• Frizzell R.
  • Kelly G.

Vibrational energy harvesters (VEHs) are devices which convert ambient vibrational energy into electrical power, offering an alternative to batteries for powering wireless sensors. Detailed experimental characterisation of a 2-degree-of-freedom (2-dof) VEH is presented in Part A of this paper, while a theoretical analysis is completed in Part B. This design employs velocity amplification to enhance the power harvested from ambient vibrations, while also seeking to increase the bandwidth over which power can be harvested. Velocity amplification is achieved through sequential collisions between free-moving masses. Electromagnetic induction was chosen as the transduction mechanism as it can be readily implemented in a velocity amplified system, although other transduction mechanisms can also be used. The VEH prototype was tested experimentally under both sinusoidal excitation and exponentially correlated Gaussian noise, with different VEH geometries. The maximum power generated under a sinusoidal excitation of arms = 0.6 g was 12.95 mW for a resistive load of 13.5 Ω at 12 Hz, while the maximum power under exponentially correlated Gaussian noise with σ = 0.8 grms, autocorrelation time τ = 0.01s and resistive load 13.5 Ω was 5.3 mW. Maximum bandwidths of 54% and 66%, relative to the central frequency, were achieved under sinusoidal and noise excitation, respectively. The device shows resonant peaks at approximately 15 and 30 Hz, while significant power is also generated in the 17-20 Hz range due to non-linear effects. The VEH component dynamics were analysed using a laser Doppler vibrometer (LDV), while LabVIEW was used to control the electromagnetic shaker, read the LDV signal and record the VEH output voltage. The aim of this investigation is to achieve a more complete understanding of the dynamics of velocity-amplified systems to aid the optimization of velocity amplified VEH designs.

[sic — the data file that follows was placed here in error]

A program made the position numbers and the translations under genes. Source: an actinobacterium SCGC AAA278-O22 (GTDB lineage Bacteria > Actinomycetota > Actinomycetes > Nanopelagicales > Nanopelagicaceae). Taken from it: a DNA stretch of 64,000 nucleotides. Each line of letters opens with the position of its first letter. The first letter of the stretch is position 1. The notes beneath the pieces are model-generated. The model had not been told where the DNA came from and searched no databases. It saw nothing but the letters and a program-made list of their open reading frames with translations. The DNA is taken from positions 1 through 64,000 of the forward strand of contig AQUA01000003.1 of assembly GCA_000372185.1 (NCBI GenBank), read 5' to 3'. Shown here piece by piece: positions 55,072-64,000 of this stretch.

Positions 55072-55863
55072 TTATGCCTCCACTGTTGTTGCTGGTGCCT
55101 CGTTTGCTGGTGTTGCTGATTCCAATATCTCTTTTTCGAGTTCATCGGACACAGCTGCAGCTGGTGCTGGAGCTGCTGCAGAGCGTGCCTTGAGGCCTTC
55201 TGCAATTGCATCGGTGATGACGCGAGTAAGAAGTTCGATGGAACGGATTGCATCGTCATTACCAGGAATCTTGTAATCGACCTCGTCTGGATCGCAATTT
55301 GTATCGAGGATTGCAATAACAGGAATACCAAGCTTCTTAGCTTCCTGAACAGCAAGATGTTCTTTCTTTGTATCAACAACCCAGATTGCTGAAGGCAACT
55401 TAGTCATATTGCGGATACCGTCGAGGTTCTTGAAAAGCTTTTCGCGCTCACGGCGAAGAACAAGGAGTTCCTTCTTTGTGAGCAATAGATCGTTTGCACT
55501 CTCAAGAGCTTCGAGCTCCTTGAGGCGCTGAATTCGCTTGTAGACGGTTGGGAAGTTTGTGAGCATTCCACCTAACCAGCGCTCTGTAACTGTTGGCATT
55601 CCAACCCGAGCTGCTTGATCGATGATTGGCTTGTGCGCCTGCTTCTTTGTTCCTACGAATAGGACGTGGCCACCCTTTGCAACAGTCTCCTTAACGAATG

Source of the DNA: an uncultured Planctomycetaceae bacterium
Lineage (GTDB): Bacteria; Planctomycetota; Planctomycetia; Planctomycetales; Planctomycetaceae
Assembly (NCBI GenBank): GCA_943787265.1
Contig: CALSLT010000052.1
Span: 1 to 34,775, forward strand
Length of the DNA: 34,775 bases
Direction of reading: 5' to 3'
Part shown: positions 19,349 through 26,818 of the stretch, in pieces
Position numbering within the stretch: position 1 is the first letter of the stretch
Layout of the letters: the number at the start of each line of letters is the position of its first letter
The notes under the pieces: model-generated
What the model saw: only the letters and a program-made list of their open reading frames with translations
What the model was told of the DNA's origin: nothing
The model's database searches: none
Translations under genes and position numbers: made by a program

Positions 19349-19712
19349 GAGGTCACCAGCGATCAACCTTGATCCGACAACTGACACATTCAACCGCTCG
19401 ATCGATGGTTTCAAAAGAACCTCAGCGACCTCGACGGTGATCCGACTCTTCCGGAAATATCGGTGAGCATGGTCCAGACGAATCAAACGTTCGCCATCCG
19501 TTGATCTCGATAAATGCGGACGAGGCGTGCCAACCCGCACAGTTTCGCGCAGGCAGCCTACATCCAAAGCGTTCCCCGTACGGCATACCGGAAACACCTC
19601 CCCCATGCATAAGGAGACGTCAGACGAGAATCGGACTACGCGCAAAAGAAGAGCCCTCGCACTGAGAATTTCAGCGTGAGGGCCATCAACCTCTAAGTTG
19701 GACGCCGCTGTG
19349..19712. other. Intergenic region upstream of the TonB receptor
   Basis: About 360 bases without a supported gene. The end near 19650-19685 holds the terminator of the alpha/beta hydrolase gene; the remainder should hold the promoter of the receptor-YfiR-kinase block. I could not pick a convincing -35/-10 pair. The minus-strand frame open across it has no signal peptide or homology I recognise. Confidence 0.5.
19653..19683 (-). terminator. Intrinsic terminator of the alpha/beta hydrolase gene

Recent Publications

August 09, 2017

A Cloud Native Approach to 5G Network Slicing

  • Francini A.
  • Miller R.
  • Sharma S.

5G networks will have to support a set of very diverse and often extreme requirements. Network slicing offers an effective way to unlock the full potential of 5G networks and meet those requirements on a shared network infrastructure. This paper presents a cloud native approach to network slicing. The cloud ...

August 01, 2017

Modeling and simulation of RSOA with a dual-electrode configuration

  • De Valicourt G.
  • Liu Z.
  • Violas M.
  • Wang H.
  • Wu Q.

Based on the physical model of a bulk reflective semiconductor optical amplifier (RSOA) used as a modulator in radio over fiber (RoF) links, the distributions of carrier density, signal photon density, and amplified spontaneous emission photon density are demonstrated. One of limits in the use of RSOA is the lower ...

July 12, 2017

PrivApprox: Privacy-Preserving Stream Analytics

  • Chen R.
  • Christof Fetzer
  • Le D.
  • Martin Beck
  • Pramod Bhatotia
  • Thorsten Strufe

How to preserve users' privacy while supporting high-utility analytics for low-latency stream processing? To answer this question: we describe the design, implementation and evaluation of PRIVAPPROX, a data analytics system for privacy-preserving stream processing. PRIVAPPROX provides three properties: (i) Privacy: zero-knowledge privacy (ezk) guarantees for users, a privacy bound tighter ...